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Over the long term, history doesn't lie.
By Shane Oliver, AMP
After several years of poor performance, shares are good value, particularly against record low bond yields and low and falling cash rates.
Against this, the investment backdrop remains just as messy as it's been over the past few years. Europe is continuing to muddle along, with many people fretting it will blow apart; the US is going through a soft patch with concerns about a "fiscal cliff" later this year; and key emerging countries have also slowed.
Although the Australian economy is doing better than many, the sharemarket seems to be exposed to the parts of the economy that are not doing well. As disappointment piles on disappointment and the years roll by, it is no surprise investors are starting to give up and focus on preserving capital rather than seeking growth.
Given this, is the "stocks for the long term" approach still valid, and are long-term investors right to sit tight?
Return comparisons are stunning
It is well known that over very long periods of time, shares have provided superior returns to most alternatives such as cash or bonds. This can be seen in the following chart. Since 1900, Australian shares have returned nearly 12 per cent per annum compared to 6 per cent for bonds and 4.8 per cent for cash.
Shares versus bonds & cash over very long-term - Australia
Arrows show long bear markets in shares. Source: Global Financial Data, AMP
Because of the power of compound interest, $1 invested in 1900 would have grown to $280,657 today if invested in shares, compared to $688 if invested in bonds, even though the return on shares was just less than double that of bonds. The story is the same for the US, although not quite as impressive. Since 1900, US shares have returned 9.5 per cent per annum, compared to 4.5 per cent for bonds and 3.6 per cent for cash.
Of course, investors don't have 110 years so it may be argued that the above chart is irrelevant. This is not so. The next three charts show the rolling annual returns over 10, 20 and 40 years ended at the dates shown in the horizontal axes. Over rolling 10-year periods, while shares have invariably done better, there have been periods in the 1930s and early 1940s, and since the 1970s, where returns from bonds and/or cash have done better. And shares have only done marginally better than bonds over the past decade.
Australian investment returns over rolling 10-year periods - from 1900 to 2010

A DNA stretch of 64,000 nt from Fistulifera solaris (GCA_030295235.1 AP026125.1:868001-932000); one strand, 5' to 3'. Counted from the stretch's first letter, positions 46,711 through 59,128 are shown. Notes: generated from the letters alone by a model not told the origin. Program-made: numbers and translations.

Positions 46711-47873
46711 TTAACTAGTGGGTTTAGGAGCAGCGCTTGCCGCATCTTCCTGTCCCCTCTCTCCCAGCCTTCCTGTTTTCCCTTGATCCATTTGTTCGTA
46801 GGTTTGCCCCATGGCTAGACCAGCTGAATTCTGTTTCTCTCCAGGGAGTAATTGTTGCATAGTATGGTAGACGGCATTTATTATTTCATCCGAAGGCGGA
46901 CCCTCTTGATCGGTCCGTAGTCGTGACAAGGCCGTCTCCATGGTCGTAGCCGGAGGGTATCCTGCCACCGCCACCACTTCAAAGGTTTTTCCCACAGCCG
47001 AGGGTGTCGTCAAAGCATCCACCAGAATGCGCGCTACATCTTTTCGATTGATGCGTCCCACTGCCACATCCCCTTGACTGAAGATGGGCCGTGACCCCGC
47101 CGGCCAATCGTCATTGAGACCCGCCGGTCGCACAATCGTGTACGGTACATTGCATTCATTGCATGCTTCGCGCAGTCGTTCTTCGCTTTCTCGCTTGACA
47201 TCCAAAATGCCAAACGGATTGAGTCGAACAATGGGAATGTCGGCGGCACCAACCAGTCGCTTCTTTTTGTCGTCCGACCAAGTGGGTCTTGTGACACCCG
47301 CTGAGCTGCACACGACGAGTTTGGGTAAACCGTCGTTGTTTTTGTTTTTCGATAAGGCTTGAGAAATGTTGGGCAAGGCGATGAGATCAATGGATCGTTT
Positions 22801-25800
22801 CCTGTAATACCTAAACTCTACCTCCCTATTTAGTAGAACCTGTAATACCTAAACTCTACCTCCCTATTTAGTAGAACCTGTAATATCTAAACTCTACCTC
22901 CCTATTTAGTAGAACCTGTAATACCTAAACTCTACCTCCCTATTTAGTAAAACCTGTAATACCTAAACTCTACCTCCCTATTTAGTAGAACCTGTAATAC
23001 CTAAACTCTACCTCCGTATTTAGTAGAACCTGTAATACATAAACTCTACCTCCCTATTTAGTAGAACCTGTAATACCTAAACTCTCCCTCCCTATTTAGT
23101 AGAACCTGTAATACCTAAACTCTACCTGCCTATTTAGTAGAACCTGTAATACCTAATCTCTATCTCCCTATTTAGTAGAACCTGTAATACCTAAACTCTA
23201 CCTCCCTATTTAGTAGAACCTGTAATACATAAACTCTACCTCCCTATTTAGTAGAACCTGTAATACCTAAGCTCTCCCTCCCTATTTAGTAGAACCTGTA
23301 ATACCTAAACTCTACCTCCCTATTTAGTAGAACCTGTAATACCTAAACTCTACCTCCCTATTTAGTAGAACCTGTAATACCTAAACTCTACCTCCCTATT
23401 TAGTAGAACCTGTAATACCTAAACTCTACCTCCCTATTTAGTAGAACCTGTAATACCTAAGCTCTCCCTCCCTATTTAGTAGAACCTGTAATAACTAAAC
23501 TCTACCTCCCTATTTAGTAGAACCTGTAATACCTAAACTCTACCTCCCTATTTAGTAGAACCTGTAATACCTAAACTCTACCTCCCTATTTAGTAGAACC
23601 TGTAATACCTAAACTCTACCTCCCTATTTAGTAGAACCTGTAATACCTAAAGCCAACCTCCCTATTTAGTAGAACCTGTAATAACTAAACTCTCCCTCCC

Source: Global Financial Data, AMP Capital
Pushing the horizon out to rolling 20-year returns has invariably seen shares do better than cash and bonds, although a surge in cash and bond returns from the 1970s and early 1980s has seen the gap narrow; and there have been some years where returns over the previous 20 years have been better from bonds than shares. However, this has been the exception. Over the past 20 years shares have returned 8.8 per cent per annum, compared with 7.6 per cent from bonds and 5.7 per cent from cash.
Australian investment returns over rolling 20-year periods - from 1900 to 2010
Source: Global Financial Data, AMP Capital
Over rolling 40-year periods - representative of the working years of a typical person - share returns have been remarkably stable in a range around 12 per cent. And while rolling returns from bonds and cash have picked up since the early 1980s, shares have always done better.
Australian investment returns over rolling 40-year periods - from 1900 to 2010
Source: Global Financial Data, AMP Capital
It can be seen that although shares do not outperform cash and bonds over all 10-year periods, they invariably have done so over 20-year periods and have always done so over 40-year periods. This is consistent with the basic proposition that the higher short-term volatility, and hence risk, from shares (reflecting the exposure to periods of falling profits and a real risk that companies go bust) is rewarded over the long term (defined as beyond 10 years) with higher returns.
Returns from cash and bonds since 1970s
There is no doubt that periods since around 1980 have seen a narrowing in the gap (or the risk premium) between share returns and bond and cash returns. However, it would be dangerous to conclude that this is a guide to the future.